The Objective: design an outfit for Ruth and one for Annabel!!
The Prize: FUN IS ITS OWN REWARD. oh and also I will use your outfit design in chapter 3 of Ruth & Annabel Ruin Everything!!
(I will also draw something for the winner and the two runners up if I get enough entries hah!)
Ryan Jude Novelline: Couture designer, dressmaker, and all-around fashion expert
Madeline Mary Eagle: the Ruth to my Annabel
and me cause… cause… cause shut up, it’s my comic!!
The Deadline: before chapter 3 comes out. Which won’t be for awhile. For now, let’s say you have until December 27, 2012. Because that’s my birthday.
The Criteria: I need outfits that will be used for the duration of chapter 3! Which means, despite the highly misleading header, nothing fancy/special occasion. They should be everyday clothes, but interesting, specific and unique!!
- Ruth wears cute, feminine outfits— nothing so complicated or cumbersome that she couldn’t sprint in it if she had to, but she likes to look nice. Cute, classic patterns appeal to her. She is artistic and aesthetics are important to her. She always looks put-together.
- Ruth usually has some kind of headband or scarf or tie to hold back her hair.
- Ruth is defined by the color yellow. It doesn’t have to be the most-used color in her outfit, but it should define the outfit.
- Annabel wears casual, boyish outfits. She wouldn’t choose to wear a skirt or dress. T-shirts with a graphic or slogan and jeans or shorts are common. She usually looks a little scraggly or dirty.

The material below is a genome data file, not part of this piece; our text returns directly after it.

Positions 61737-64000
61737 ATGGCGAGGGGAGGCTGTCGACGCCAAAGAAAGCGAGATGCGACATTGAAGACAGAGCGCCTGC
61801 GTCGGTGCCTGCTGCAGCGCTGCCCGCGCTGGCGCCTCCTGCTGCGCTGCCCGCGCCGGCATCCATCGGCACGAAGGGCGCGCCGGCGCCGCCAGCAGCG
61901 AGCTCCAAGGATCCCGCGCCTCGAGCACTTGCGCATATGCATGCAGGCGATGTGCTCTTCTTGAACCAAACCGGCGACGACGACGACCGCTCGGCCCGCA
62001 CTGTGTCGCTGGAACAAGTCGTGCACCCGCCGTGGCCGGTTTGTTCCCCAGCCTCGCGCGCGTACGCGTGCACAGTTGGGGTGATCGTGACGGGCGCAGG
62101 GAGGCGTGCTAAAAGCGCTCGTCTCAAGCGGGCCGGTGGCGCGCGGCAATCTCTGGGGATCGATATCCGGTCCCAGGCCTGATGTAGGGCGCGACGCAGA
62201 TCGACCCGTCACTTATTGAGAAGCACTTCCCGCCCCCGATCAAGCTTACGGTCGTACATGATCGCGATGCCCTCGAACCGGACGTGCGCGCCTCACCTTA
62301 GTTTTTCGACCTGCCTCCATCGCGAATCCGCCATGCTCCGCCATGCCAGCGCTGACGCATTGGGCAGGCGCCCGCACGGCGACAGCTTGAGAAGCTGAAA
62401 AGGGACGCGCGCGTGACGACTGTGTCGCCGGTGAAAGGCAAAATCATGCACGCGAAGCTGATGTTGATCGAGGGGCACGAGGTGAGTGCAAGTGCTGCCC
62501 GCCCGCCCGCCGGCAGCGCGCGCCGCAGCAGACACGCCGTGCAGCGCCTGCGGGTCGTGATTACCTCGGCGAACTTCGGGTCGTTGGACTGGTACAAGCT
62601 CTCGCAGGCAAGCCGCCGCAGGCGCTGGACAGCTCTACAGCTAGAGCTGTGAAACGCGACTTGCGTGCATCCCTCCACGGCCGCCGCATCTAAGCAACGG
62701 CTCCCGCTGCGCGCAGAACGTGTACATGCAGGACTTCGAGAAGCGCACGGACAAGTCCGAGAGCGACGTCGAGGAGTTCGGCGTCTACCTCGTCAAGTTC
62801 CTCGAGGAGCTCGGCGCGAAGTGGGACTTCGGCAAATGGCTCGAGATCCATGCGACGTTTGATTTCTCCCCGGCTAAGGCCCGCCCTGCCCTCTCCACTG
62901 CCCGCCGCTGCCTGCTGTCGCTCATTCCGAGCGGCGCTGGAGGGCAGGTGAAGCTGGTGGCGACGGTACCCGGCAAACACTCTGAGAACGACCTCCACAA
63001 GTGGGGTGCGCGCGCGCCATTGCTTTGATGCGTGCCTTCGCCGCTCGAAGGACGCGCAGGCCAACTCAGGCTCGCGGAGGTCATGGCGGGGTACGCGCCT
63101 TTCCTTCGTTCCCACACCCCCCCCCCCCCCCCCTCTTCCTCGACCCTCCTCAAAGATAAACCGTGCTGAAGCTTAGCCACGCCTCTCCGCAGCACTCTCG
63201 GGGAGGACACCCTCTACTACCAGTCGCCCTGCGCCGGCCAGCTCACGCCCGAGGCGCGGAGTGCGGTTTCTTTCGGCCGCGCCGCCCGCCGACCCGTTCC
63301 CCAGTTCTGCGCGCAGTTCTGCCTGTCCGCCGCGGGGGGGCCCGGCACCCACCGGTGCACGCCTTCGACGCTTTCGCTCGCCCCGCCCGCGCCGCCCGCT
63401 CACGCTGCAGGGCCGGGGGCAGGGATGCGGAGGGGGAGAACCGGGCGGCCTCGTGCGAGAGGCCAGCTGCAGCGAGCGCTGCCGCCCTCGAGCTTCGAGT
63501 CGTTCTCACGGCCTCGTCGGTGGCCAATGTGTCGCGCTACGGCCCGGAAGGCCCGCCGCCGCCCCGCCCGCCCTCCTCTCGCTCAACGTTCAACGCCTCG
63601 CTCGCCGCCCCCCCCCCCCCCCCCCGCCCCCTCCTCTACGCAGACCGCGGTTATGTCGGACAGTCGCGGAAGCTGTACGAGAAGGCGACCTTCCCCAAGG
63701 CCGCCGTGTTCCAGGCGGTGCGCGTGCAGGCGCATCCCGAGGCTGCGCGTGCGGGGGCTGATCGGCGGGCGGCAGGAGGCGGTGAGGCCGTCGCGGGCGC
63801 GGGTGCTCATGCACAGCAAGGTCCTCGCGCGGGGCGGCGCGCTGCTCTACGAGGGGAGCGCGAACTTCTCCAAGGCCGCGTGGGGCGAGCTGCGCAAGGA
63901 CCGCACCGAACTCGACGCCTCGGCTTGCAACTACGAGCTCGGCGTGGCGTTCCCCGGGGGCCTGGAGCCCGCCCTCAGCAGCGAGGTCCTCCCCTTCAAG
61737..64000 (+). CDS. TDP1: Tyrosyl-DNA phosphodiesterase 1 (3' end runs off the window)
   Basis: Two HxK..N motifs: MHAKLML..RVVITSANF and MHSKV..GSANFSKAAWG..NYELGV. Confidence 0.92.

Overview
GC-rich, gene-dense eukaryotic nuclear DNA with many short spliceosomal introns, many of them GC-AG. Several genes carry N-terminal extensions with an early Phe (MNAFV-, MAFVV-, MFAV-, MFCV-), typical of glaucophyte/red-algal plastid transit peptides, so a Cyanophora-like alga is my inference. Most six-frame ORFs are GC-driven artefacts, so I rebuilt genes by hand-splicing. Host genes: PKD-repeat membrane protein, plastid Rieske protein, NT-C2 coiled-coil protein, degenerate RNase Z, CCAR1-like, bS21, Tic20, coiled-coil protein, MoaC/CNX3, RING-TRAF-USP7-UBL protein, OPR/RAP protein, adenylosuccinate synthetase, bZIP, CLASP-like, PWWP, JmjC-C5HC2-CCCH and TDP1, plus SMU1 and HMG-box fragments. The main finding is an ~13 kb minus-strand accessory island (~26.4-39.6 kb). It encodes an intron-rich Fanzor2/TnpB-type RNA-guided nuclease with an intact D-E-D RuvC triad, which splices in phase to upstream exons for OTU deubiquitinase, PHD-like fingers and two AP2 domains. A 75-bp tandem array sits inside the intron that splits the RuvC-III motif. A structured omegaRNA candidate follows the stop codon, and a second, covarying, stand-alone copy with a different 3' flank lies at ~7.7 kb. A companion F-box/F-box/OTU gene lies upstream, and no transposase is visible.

- Annabel usually wears her red and white sneakers.
- Annabel is defined by the color red. It doesn’t have to be the most-used color in her outfit, but it should define the outfit.
You don’t have to draw it if you can’t/don’t want to— but it would be super nice to see how you envision the clothes fitting on the character, etc! I don’t know if I’ll accept polycore coordination or things like that, cause I think it’s more fun if you design the clothes yourself! But just ask if you’re unsure!
Will edit this with updates if people have questions, if I think of other stuff, or if I wanna expand on something!! <3 Please reblog if you have fashionista buddies and please have fun!!!
(Ruth’s dress in the header shamelessly stolen and modified from one of Ryan Novelline’s designs!!)
*shamelessly signal boosts myself*
The idea of an imaginary friend and its creator being opposite personalities that complement each other is often used to set up conflict and comedy in Foster’s Home. But it’s not just a plot device; it is used so consistently that it becomes part of the bedrock of the show’s concept.
See what cartoondom did right there? I’d like to do that for a living.
You know, analysing media such as books and cartoons, how they play a part in our current society, how they could improve, how the characters represent ourselves… Like, is there even a name for that?
If you ever find out how to make money off that, let me know. Sounds like the best job ever :’)